Control is a wonderful thing to have. Not in the tyrannical, totalitarian sense, of course. But in the day-to-day sense, control over the minor things in life goes a long way in maintaining sanity. One of the quickest ways to lose that sanity is a plumbing emergency like a flood. And for the unhandy, even a "simple" plumbing repair can leave a scene of comparable horror. Here, control takes the form of a well-maintained (and designed!) plumbing system. Design features and special devices that make it easier to control a home's water supply - as well as eliminate or mitigate potential disasters lying in wait - are part of most home's plumbing systems. One of the simplest and most important is the shut-off valve (or "stop"), which does exactly what the name implies.
The shut-offs for the whole house and the water meter are clearly the most vital, so be sure to know where they are. Thing is, that location is almost always outside the house, usually a good distance from where the action is. There are times when there's no time to go all the way to the main shut-off, times when it's unnecessary to turn off water to the whole house, and times when it's simply inconvenient. This is why they make shut-off valves for individual fixtures, and why it's important to have quality ones installed.
Shut offs at fixtures are required by many building codes, and have become standard given their effectiveness and convenience. Take a look behind your toilet or under a sink, and you'll likely see one of two valve types: a "compression" valve (not to be confused with the compression fitting connection type, where a nut and sleeve are used to create a seal) or a quarter-turn valve. Both do the same thing, making it much easier to perform repairs and replace fixtures. They can also help keep your bathroom or kitchen from requiring FEMA assistance.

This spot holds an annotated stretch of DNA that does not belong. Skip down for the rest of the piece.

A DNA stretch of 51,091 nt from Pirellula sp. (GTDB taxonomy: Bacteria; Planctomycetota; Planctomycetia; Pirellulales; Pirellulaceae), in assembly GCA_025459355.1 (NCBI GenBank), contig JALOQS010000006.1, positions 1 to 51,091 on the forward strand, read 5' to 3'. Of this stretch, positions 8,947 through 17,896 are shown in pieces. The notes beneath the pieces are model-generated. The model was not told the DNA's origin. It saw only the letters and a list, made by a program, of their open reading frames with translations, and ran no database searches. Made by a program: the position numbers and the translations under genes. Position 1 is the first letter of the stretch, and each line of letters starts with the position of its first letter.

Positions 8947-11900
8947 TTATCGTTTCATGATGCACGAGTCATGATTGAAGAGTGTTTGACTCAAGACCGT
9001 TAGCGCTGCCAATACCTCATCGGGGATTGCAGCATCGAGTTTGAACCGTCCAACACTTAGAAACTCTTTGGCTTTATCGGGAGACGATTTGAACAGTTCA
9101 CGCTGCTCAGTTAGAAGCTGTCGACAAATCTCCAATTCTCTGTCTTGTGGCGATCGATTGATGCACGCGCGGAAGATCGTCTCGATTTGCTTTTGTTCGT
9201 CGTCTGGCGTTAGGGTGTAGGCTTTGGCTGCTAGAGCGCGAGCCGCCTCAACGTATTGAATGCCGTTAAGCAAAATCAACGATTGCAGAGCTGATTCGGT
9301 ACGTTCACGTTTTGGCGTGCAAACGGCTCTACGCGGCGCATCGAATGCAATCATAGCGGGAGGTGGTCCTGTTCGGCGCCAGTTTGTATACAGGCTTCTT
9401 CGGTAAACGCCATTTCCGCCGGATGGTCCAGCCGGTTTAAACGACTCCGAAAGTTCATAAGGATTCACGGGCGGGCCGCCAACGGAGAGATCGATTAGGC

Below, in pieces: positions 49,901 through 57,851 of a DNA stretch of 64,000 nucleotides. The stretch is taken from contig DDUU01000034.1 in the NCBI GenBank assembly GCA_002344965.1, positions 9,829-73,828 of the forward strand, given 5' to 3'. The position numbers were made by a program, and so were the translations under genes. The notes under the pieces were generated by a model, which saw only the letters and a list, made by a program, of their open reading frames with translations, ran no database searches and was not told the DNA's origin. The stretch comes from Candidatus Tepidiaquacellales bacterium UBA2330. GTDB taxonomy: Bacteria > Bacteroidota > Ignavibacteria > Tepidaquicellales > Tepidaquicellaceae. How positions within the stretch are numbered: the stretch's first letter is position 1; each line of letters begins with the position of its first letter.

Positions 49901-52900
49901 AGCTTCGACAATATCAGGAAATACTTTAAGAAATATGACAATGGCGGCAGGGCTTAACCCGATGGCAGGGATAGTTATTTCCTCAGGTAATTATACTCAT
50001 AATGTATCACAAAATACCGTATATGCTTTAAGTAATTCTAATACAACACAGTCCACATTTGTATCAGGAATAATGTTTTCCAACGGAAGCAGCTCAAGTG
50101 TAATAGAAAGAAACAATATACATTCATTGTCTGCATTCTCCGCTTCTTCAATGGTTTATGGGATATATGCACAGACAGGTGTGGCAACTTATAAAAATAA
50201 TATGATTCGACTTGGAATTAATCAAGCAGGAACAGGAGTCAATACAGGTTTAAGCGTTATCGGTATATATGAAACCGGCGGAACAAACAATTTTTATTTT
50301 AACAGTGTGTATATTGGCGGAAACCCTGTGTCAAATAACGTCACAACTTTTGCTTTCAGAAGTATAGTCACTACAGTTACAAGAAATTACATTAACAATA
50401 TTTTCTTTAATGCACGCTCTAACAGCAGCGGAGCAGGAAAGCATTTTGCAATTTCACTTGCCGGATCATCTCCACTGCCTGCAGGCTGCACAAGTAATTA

How They Work
Compression valves, also known as multi-turn valves, are usually globe valves. They feature a stem with a rubber washer on the end, which is attached to the valve handle. When turned, the stem moves into the cavity of the valve, compressing the washer against the internal seat and forming a seal.
Quarter-turn valves are a more recent addition to the plumbing arsenal, and employ a ball valve design. A turn of just 90 degrees orients the hollowed-out ball inside to either block the water's path, or allow full flow through the unit.
Pros & Cons
So, which design is better? As with most plumbing questions, it depends on who you ask. Some folks like that multi-turn shut-offs can be repaired. When a compression washer is kaput due to water degradation, it can be replaced, as can the packing in the valve (which helps to prevent leaks around the stem). Sometimes, the fix is even easier: some leaks can be stopped by simply tightening the valve's packing nut.
While tightening the nut is simple enough, further repair to a multi-turn valve may not be worth it. Replacing the entire valve doesn't cost much more, and safeguards against the possibility that worn parts still remain after the repair, which could lead to problems. In addition, parts for older valves may be hard to track down.